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Always being watched? or Never being seen? - 95%

sobermetalheadduh, May 16th, 2011

I've been debating for a while which album I should review first, but I think this one deserves the honor of FIRST REVIEW for me.

I'm listening to this record for the 5th time all the way through. I didn't want to write this review until I had enough knowledge of the ins-and-outs of the music herein to preclude any fanboy bs. There is so much to discuss so instead of writing a long introduction, I'll begin reviewing the actual music.

To begin with, the guitars are absolutely pristine. The tone is exactly what I look for in death metal, which is slightly dirty yet with a real cutting edge to them. The riffs are huge. The sonic landscape presented reminds me of some of the stuff that Immolation did on their most recent album crossed with some of the strange push-pull seen in Gorguts' "Obscura". There is obvious jazz influence present which makes for an intriguing listen and is different from much of the "tech-death" that has been coming around recently. This is not the jazz-wankery of Behold... the Arctopus, or the neo-classical virtuosity of a band like Necrophagist (not to sound negative, I actually love Necrophagist, just making a point), this is something I personally haven't really heard since "Obscura". The riffs are acrobatic, precise, and f***ing heavy! For me, the most perfect example of this Gorguts-like dynamic is in the song "Idiot Circles".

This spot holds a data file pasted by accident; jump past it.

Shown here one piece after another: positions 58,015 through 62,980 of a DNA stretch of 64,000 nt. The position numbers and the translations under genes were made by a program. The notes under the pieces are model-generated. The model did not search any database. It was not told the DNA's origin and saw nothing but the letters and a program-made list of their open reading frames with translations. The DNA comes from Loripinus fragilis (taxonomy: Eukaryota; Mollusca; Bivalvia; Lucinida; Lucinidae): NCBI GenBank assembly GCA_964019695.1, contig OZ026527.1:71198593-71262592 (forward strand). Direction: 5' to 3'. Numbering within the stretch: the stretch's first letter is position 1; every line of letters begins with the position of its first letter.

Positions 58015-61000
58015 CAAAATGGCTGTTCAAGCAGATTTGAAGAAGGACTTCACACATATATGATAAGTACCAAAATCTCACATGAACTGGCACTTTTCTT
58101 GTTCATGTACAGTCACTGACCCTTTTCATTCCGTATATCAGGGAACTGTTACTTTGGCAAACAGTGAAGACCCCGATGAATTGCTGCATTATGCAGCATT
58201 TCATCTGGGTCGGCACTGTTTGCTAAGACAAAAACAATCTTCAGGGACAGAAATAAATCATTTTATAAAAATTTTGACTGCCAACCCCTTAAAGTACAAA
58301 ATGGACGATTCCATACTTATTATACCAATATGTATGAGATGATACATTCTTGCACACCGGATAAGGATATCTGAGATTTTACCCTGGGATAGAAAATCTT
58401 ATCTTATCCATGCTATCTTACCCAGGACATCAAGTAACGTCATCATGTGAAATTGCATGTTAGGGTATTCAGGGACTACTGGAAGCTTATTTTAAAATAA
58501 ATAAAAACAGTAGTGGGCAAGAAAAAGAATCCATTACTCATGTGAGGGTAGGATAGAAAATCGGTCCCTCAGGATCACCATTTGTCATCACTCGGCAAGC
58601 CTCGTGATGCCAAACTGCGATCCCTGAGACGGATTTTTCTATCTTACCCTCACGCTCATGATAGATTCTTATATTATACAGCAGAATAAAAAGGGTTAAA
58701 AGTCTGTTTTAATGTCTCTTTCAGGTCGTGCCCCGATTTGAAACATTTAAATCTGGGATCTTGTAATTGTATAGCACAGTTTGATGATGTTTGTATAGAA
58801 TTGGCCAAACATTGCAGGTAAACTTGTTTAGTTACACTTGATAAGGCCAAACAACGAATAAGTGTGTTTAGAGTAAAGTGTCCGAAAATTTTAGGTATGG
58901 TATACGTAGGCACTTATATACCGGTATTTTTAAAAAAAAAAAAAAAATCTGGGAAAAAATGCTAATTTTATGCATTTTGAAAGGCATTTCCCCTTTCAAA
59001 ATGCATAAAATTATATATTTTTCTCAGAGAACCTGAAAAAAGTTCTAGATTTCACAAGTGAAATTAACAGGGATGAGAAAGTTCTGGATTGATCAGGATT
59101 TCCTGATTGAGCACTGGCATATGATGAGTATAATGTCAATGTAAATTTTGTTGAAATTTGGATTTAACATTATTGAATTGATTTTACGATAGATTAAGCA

Moving along, the vocals... this is probably where this album loses points for me. I don't know why, but some (not all) of the vocal lines are taking a little too long for me to get into. But like with most wonderful pieces of art, perhaps this will change as I experience this album more and more.

Like with most (good) modern death metal, the bass is definitely there and adds to that Gorguts-like push-pull that I'm so darn fond of. Just for the record, this album is NOT just ridiculous Gorguts worship. These guys definitely have their own vision, albeit a very bleak and sludgy vision. My point is that they are unique enough within the death metal world that the only band I can compare them to without sounding like a completely asinine fool is Gorguts because they share that same sense of discord, heaviness, fog, darkness, jazz, and insanity.

My favorite part of this album is the drums. Alex is more than just a person to hold the rhythm of the songs. He adds his own sense of interesting fills and blasts as he sees fit. Honestly, I've known Alex since 7th grade, so I'm a bit biased, but I watched him grow from a frenetic Jazz drummer in middle school to one of the most proficient dm drummers I've ever met. This album shows these two styles of drumming being combined to perfection.

If you are looking for deathcore, sterile tech-death, mallcore, or any other form of metal bastardry, stay far away from this release. But if you are like me and have craved a new good death metal album, this is for you. I'm very excited to see what these guys do next, and hey, maybe they'll get signed to a label someday!